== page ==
The above are merely some examples of errors and the resultant harm. A qualified Shaikh (of Tareeqat) by virtue of his insight and experience discerns the reality and if one is connected to such a Shaikh, he informs one of the errors and pitfalls. The mureed is thus saved from these dangers. Assuming that the Saalik (one who trods the Path of Tasawwuf) because of intelligence and correct understanding discerns the pitfalls, then too, he will not attain tranquillity and peace of mind because of inexperience. He will remain perplexed. And, perplexity impedes the attainment of the goal.

This is the duty of the Shaikh's office. More than this is not his responsibility. Nevertheless, in kindness he performs another function as well. In realizing the goal or the initial stage of the goal or in eliminating an evil attribute, the searcher of the truth undergoes great stress and difficulty although repeated subjection to such difficulty finally becomes transformed into ease. But, the Shaikh sometimes as a favour devises such a scheme that the difficulty disappears from the very inception.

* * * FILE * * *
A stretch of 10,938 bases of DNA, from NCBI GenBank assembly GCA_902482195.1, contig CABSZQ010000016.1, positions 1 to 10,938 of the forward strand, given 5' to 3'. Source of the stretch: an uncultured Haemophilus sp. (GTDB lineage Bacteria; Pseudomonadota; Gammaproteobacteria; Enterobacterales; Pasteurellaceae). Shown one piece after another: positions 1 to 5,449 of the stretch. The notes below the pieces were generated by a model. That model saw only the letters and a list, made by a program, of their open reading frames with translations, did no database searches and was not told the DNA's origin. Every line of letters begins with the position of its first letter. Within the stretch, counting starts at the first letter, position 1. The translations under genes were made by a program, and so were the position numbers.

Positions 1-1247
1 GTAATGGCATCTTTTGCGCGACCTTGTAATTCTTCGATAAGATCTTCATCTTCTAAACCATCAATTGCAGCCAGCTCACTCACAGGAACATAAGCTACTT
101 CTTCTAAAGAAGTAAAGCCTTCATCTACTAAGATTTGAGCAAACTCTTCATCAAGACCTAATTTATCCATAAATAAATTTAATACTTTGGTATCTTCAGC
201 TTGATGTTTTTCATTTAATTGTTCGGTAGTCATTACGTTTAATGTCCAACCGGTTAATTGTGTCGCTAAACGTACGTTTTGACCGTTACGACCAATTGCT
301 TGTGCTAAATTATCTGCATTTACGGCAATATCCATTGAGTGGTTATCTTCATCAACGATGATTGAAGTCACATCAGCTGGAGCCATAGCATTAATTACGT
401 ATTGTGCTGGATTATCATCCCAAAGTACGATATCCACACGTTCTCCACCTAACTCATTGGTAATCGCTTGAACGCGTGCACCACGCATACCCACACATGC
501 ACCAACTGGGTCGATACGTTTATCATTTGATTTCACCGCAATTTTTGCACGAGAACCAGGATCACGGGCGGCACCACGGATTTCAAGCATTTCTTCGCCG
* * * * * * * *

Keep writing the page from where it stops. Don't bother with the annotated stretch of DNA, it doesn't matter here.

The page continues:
This is a brief exposition for understanding. The need for a Shaikh is felt and understood once one commences in the Path and systematically inform the Shaikh of one's particular conditions and at the same time following his advice and instructions. Furthermore, such total obedience is possible only if one has full trust and confidence in the Shaikh, fully submitting to him. At that time one will actually feel and realize that it is not possible to attain the goal normally without a Shaikh."